Helmet design: would you risk your skull on a helmet designed with simulation alone?

proper helmet design prevents your head exploding like a melon

Anyone who has read my blogs will realize that I’m a CFD guy. I’ve spent my engineering career either solving difficult problems using simulation (in industry and consultancy) or advocating its use. I sincerely believe that engineering simulation continually contributes to a better world. 

But is simulation alone enough?

The naivety of youth

As a young engineer (over a quarter of a century ago), I naively thought so. It seemed obvious that the crude simulation tools that we used back-in-the-day would eventually evolve to a state in which they would replace physical testing in its entirety. 

I was wrong. Simulation has evolved beyond the wildest imagination of a young engineer who thought that “250,000 cells is a big mesh!”

Today’s simulations are bigger, better, and much more comprehensive than I could ever have anticipated. But simulation hasn’t ever replaced test, it has just made it better.

You see, just as simulation ultimately depends on validation and verification (against experimental and in-service data), physical testing is increasingly dependent on simulation (“simulation for test”).

Extensive simulation is first used to optimize the design and then used to perfect the physical experiment. It tells testing engineers what to measure, how to measure it, and where the best places are to place sensors.

A thought experiment

Which leads me to an interesting thought experiment? “How much do I trust simulation in isolation?” “Would I put my neck on the line (or at least my skull) and trust a product that had only been designed using simulation?”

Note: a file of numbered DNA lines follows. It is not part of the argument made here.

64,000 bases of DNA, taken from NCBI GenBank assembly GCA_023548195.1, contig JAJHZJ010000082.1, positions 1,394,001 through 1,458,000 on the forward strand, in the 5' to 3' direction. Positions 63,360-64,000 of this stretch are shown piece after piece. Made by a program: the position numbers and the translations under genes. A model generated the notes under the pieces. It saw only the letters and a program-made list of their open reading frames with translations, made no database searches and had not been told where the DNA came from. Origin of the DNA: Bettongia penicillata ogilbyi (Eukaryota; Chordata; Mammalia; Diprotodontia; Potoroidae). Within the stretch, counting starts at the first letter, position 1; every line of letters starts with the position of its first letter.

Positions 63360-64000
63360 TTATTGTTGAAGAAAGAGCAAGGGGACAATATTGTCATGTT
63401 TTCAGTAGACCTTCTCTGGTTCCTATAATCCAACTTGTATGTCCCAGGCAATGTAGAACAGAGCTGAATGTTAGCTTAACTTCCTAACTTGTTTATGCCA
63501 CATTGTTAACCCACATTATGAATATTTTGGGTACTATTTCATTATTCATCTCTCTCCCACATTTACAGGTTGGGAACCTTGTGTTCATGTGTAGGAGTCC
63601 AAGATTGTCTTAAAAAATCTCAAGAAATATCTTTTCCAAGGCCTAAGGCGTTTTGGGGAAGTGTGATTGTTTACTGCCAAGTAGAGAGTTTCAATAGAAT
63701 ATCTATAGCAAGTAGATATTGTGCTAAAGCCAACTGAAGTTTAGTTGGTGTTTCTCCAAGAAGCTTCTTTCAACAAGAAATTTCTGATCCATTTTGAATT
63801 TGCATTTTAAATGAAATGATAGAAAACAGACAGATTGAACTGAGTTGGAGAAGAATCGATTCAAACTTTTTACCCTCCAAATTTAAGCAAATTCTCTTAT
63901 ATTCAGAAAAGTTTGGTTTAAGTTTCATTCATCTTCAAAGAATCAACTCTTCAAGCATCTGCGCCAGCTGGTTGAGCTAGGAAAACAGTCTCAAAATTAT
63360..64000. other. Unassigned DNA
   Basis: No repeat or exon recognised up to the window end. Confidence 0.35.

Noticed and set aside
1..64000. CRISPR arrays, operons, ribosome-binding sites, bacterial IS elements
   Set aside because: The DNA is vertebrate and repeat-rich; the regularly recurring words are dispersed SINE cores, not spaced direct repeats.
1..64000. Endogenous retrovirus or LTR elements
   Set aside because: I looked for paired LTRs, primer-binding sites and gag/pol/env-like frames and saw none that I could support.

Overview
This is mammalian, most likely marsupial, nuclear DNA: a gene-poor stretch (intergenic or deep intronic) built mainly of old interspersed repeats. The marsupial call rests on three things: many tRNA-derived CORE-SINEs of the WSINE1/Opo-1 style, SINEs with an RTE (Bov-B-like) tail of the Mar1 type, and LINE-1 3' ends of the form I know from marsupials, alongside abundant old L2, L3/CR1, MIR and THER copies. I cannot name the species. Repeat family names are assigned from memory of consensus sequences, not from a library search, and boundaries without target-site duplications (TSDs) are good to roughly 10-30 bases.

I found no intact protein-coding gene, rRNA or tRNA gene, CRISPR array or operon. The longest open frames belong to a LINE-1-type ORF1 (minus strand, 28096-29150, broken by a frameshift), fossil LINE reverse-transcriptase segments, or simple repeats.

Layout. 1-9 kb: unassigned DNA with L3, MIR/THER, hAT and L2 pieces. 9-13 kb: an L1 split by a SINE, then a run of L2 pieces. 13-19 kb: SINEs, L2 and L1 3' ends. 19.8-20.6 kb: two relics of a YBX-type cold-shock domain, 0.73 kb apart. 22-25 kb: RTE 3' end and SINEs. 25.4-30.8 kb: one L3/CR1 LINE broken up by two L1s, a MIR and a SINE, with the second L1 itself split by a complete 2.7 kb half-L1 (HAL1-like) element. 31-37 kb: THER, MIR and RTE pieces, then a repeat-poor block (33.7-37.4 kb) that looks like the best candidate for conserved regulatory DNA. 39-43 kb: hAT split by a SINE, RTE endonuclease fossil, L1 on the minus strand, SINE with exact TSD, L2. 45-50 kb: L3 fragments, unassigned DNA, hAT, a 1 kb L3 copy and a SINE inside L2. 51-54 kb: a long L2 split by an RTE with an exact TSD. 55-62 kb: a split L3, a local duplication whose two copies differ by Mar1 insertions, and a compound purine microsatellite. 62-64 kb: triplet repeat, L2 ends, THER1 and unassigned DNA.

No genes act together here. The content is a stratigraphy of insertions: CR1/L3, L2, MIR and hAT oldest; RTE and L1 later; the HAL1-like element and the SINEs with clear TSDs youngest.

It depends on the situation, but the answer is generally “no”.

Now I’m not brave enough to ride a motorcycle, but I am a cyclist. 17 years ago I had a serious accident in which I was catapulted over my handlebars at high speed (about 25 mph), landing on my head at about 25 mph. My helmet saved my life that day or at least protected from a serious head injury.

Helmet design

Take a look at the video below, from a great new NX case study on helmet design: “Lazer Helmets pushes the limits of helmet design with digital twins”.

Check out the helmet testing at 40s onwards

The video above has lots of great stuff about how Lazer Helmets develop some of the safest head protection in the world using NX but, for me, the most interesting section of the video occurs from about 40s onwards, in which they perform a destructive physical test of a prototype helmet design.

Watching this physical test is enough to convince me that when I want to protect my head from a serious injury, that I want a helmet designed using a combination of simulations AND test, and not either in isolation.

Simulation and Test

The good news is that, unlike almost all the competing CAE platforms, Simcenter is about simulation AND test. We shot the impact test in the movie onsite at TASS International, a Siemens Business, in Helmond, The Netherlands. TASS is part of Simcenter dedicated to developing safer and smarter vehicles through simulation and test.

An apology

I should finish with an apology for the gratuitous image used to illustrate this blog. Not only is it a waste of delicious watermelon, but it might have conjured images of caved in skulls. That is intentional. A recent study of 64,000 cyclists from around the world found that wearing a helmet reduced the risk of a serious head injury by 70% and a fatal injury by 65%.

Just wear a helmet.

Comments

One thought on “Helmet design: would you risk your skull on a helmet designed with simulation alone?
  • adam.green

    Very nice to see. I wonder when they will take the next step and add CFD using their NX models for geometry. Wind noise (for Motorcycles) and head cooling (Bicycles and Motorcycles) are key factors to consider.

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